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st: Re: RM ANOVA, was SPSS vs. Stata

From   "Joseph Coveney" <>
To   <>
Subject   st: Re: RM ANOVA, was SPSS vs. Stata
Date   Tue, 3 Aug 2010 10:37:14 +0900

Robert Ploutz-Snyder wrote:

" Doesn't SPSS wrap GLM for its RM-ANOVA routines?"

Yes--but with repeated measures designs, SPSS (and SAS, Systat, and BMDP in the
old days) use listwise elimination.  Stata does not (is there an option in
Stata's anova, repeated() code to do so??)

" Can you post an example of what you are talking about, re listwise
elimination? I don't have SPSS."

[example omitted]

Of course, with a sample size this tiny, we wouldn't trust either analysis.  The
point is that the prevailing wisdom for fixed-factorial repeated measures ANOVA
is to use listwise elimination, and Stata doesn't do this.  (And you get the
same Stata results if you use the anova command without the repeated option but
instead define the error terms manually--a process that is itself painful enough
to avoid entirely if you have 2 or 3 factors, especially if more than 1 are

I appreciate that it is possible to "manually" tell Stata to ignore listwise
those subjects who are missing any data... However this can get more complicated
when there is more than 1 repeated measures factor (example, drugs a b c,
measured pre and post).  And... exactly what is Stata's analysis "by default"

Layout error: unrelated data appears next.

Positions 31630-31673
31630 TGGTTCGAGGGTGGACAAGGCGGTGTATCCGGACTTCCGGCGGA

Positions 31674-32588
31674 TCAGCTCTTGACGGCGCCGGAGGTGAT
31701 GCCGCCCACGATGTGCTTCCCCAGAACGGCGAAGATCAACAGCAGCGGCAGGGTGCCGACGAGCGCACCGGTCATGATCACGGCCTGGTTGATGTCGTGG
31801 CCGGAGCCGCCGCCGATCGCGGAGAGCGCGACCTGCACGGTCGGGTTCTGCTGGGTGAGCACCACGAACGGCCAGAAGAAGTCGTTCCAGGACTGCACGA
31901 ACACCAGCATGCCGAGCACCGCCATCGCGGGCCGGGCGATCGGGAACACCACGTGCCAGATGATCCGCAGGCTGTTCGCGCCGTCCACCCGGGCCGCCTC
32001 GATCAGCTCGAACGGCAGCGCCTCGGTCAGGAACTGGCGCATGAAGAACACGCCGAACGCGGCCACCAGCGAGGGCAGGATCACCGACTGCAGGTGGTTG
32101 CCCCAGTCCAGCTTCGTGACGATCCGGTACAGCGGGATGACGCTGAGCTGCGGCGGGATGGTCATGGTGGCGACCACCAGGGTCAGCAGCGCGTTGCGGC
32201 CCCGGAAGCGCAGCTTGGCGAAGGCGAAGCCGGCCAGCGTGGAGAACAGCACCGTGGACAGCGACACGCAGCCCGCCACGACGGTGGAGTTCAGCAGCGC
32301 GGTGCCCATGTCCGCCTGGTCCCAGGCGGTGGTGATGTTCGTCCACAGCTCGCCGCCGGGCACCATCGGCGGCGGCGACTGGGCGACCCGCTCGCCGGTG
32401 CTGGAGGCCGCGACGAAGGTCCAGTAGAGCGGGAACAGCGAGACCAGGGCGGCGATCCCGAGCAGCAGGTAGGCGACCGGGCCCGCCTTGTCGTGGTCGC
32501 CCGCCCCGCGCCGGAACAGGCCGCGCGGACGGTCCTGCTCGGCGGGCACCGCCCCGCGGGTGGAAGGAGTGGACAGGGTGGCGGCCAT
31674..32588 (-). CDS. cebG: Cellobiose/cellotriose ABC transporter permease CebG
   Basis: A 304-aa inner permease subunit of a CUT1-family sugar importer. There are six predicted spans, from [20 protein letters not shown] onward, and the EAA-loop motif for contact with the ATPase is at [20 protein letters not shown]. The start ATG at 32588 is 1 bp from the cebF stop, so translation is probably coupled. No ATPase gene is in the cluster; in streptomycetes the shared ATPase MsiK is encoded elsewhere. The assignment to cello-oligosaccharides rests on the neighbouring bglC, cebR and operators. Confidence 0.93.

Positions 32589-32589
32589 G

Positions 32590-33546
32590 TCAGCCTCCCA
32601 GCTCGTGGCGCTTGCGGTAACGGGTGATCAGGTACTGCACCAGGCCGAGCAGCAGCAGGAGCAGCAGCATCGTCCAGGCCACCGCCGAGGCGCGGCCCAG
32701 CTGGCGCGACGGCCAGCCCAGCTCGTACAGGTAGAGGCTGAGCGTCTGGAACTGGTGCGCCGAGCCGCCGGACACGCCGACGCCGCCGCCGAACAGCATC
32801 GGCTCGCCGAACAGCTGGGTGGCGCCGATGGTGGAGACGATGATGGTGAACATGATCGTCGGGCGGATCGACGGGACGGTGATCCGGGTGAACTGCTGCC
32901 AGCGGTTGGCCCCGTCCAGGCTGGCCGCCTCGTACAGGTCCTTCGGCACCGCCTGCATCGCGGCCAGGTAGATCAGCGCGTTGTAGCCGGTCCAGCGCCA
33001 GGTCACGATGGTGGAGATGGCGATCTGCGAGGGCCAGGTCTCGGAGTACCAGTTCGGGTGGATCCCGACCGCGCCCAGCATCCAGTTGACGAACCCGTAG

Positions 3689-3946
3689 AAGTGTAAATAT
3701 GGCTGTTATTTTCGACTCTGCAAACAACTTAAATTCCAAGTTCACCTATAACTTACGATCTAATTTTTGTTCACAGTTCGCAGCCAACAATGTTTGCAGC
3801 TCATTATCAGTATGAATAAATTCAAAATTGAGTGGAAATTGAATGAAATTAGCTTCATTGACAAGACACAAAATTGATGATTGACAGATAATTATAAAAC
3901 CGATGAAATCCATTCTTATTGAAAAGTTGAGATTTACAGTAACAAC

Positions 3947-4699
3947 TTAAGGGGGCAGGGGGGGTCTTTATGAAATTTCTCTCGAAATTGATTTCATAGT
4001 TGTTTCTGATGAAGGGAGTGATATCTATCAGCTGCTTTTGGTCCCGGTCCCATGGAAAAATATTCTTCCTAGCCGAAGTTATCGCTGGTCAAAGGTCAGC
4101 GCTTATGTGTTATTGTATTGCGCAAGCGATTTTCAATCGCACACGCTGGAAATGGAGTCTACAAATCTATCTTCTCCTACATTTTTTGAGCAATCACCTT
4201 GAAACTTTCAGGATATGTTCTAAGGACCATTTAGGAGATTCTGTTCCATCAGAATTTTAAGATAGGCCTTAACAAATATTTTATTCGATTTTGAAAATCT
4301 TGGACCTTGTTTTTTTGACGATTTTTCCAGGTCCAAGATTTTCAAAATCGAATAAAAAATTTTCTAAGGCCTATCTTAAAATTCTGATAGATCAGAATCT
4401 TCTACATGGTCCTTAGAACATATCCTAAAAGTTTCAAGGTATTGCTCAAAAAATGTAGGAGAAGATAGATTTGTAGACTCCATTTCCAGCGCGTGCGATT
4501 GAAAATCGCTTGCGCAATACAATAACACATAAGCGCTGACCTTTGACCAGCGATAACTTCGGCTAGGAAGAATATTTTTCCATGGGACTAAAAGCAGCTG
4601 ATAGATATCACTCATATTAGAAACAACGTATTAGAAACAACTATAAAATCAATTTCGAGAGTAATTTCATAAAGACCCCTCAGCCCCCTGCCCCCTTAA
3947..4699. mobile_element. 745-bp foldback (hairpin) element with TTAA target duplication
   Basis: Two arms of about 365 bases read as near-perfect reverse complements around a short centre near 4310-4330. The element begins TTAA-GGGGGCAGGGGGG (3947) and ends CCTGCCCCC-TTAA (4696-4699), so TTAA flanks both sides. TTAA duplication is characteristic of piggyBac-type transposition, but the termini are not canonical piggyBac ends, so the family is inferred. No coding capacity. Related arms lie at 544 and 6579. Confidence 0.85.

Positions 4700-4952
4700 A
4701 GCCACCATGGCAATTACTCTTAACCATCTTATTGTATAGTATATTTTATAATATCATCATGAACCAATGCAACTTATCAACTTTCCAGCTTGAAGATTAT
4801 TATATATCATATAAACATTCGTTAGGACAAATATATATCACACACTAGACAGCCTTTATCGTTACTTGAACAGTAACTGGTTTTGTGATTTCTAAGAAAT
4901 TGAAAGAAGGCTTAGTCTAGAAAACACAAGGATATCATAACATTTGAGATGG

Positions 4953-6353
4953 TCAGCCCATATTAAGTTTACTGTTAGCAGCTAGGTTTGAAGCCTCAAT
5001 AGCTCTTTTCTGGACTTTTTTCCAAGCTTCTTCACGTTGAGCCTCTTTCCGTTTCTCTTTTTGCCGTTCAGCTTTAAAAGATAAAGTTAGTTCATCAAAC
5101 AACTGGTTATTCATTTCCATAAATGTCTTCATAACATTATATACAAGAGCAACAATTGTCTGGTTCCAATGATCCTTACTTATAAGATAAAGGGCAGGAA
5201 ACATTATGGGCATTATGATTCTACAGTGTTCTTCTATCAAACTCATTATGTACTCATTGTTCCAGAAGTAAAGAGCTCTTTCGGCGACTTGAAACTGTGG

anyway?  I could not write that up as a standard repeated measures ANOVA because
it isn't that.  To me, a straightforward improvement to Stata's -anova- would be
to force it to ignore any subjects who are missing any repeated measures
observations.  That alone would be useful.  


There isn't an option in -anova , repeated()- to use listwise elimination to my

I believe that Stata's analysis by default is fixed-effects panel-data 
analysis.  Compare the results between -anova- and -xtreg , fe- with your 
example to see this.

You can use -fill- and then -drop if missing()- in order to help simplify 
manual listwise elimination.

Joseph Coveney

P.S.  The example that you gave is probably not the best one to make your case.

Unbalanced repeated-measures factors result in problematic bias with 
repeated-measures ANOVA when one factor is nested under another (i.e., is 
considered a random effect and the analysis depends upon estimating its 
variance), such as 

-anova score group / patient|group time group*time, repeated(time)-.  

Although the groups don't need equal numbers of patients (the dataset can be 
unbalanced in that sense), patients with missing observations across time will
cause problems in estimating the patient variance component, which is needed
for testing group effects.  

For the example that you gave, I would want to keep all available data (Stata's
default) and would be peeved with SPSS's automatically deciding on my behalf 
to perform listwise elimination.

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